A Whitewater man is not guilty of reckless homicide following another man’s drug overdose death in 2017, a Walworth County jury decided Thursday.

The jury convicted him of other, less serious charges.

Jeremy D. Meyer, 37, of 424 Pleasant St., faced charges after the suspected fentanyl overdose death of Joshua R. Syck on Sept. 2, 2017. Syck’s girlfriend and Meyer found Syck dead on the UW-Whitewater campus.

On the trial’s fourth day, the jury of six women and six men heard closing arguments and deliberated for about 2½ hours before deciding to acquit Meyer on the most serious charge he faced—party to first-degree reckless homicide by delivering drugs.

The jury decided to find Meyer guilty of a lesser offense—delivering heroin. They also convicted Meyer of theft from a corpse and possession of drug paraphernalia.

Although Meyer was not convicted of the most serious charge, Judge Phillip Koss ordered him into custody until his sentencing in September.

Meyer has made all of his court appearances, is participating in family drug court, has placement of his children and has a “good-paying job,” said one of his lawyers, Jason Sanders.

Wiedenfeld, as he did with his opening statement Monday, began his closing argument by displaying a photo of Syck.

Syck died just hours before his 35th birthday. The memory of finding his body, some parts warm, others cold, stuck with his girlfriend, Jessica Gault, in the distressful and pain-ridden year following his death.

“He’s someone who was a dad. He was a brother. He was a son,” Wiedenfeld said. “He was loved by his family, but he wasn’t perfect. He made bad choices. He was an addict. He used drugs, and he paid for it with his life.”

Meyer facilitated that death, the DA argued, and he should be held accountable for his—as the charge calls it—“reckless” conduct.

But Sanders said the jury needed to carefully examine what the evidence showed and what it didn’t show. And they needed to remove their feelings—albeit, some valid ones—from that analysis.

“Now it’s fair to feel it,” he said. “I would like to go back to September 2017 and smack that man (Meyer) in the back of the head. And if you do, too, that’s OK. Then take it, and set it down outside the jury room.”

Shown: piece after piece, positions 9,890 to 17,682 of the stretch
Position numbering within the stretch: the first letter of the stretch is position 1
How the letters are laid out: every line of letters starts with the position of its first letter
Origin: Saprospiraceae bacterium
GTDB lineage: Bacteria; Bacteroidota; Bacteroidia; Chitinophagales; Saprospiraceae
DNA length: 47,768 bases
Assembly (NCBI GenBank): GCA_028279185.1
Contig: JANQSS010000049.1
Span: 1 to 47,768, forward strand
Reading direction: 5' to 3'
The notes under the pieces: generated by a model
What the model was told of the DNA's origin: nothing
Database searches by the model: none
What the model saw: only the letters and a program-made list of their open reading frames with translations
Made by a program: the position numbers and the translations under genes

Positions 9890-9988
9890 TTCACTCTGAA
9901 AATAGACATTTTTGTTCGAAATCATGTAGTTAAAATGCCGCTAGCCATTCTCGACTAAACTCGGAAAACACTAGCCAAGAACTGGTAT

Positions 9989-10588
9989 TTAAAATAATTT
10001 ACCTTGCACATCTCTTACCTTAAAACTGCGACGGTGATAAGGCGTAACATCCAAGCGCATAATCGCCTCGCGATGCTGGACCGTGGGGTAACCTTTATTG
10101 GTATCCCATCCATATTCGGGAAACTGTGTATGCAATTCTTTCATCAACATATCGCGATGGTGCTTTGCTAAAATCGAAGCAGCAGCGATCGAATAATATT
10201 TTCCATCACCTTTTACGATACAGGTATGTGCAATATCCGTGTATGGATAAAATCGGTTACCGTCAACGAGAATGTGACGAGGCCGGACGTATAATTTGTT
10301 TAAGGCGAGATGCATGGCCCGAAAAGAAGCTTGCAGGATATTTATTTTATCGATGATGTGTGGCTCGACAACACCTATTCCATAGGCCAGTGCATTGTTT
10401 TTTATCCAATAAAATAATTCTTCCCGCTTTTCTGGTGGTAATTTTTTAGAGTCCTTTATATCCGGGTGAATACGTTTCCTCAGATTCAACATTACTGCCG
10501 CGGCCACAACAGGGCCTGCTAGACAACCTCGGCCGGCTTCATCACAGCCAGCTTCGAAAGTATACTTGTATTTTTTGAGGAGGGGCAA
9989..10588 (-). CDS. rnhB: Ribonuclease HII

Sanders used posters to illustrate two of his main points on the homicide charge. They had to do with what drugs actually killed Syck and where he really got those drugs—usually the two hardest elements to prove in drug overdose homicide cases.

The prosecution said Syck died from using drugs that Meyer and Kori L. Kincaid picked up from Rockford, Illinois, the day before. But Sanders said it was reasonable to doubt that theory based of something Syck himself said at one point—that he got drugs from the Garden Apartments.

Sanders also questioned how the drugs they bought in Rockford could last through all the different times they were shared among others before Syck’s death.

Sanders also pointed to the potentially lethal amount of methadone found in Syck’s system as a reason to be unsure if the suspected heroin was what killed him.

Wiedenfeld said the fentanyl/acetyl fentanyl found in Syck’s system was a substantial enough factor in his death to warrant a conviction, but the jury did not agree.

Meyer did not testify.

Twice during his 12-minute rebuttal, Wiedenfeld misspoke and referred to “Josh” as “Jeremy,” mixing up the case’s two main subjects. Family members noticed this, and at least one mentioned it to a victim representative from the DA’s office.

Before Koss announced the verdicts, Gault sat holding photos of her and Syck.

Kincaid, 41, of Whitewater, who testified during the trial, also was charged with party to reckless homicide and other charges. She is next set to appear for a pretrial hearing Monday, July 29.

Meyer will be sentenced at 11 a.m. Sept. 20.


Jessica Gault holds her son, Dayton, during a visit to Joshua Syck’s grave Sept. 2 in Palmyra. Gault received a letter from Lt. Gov. Rebecca Kleefisch, sharing her condolences.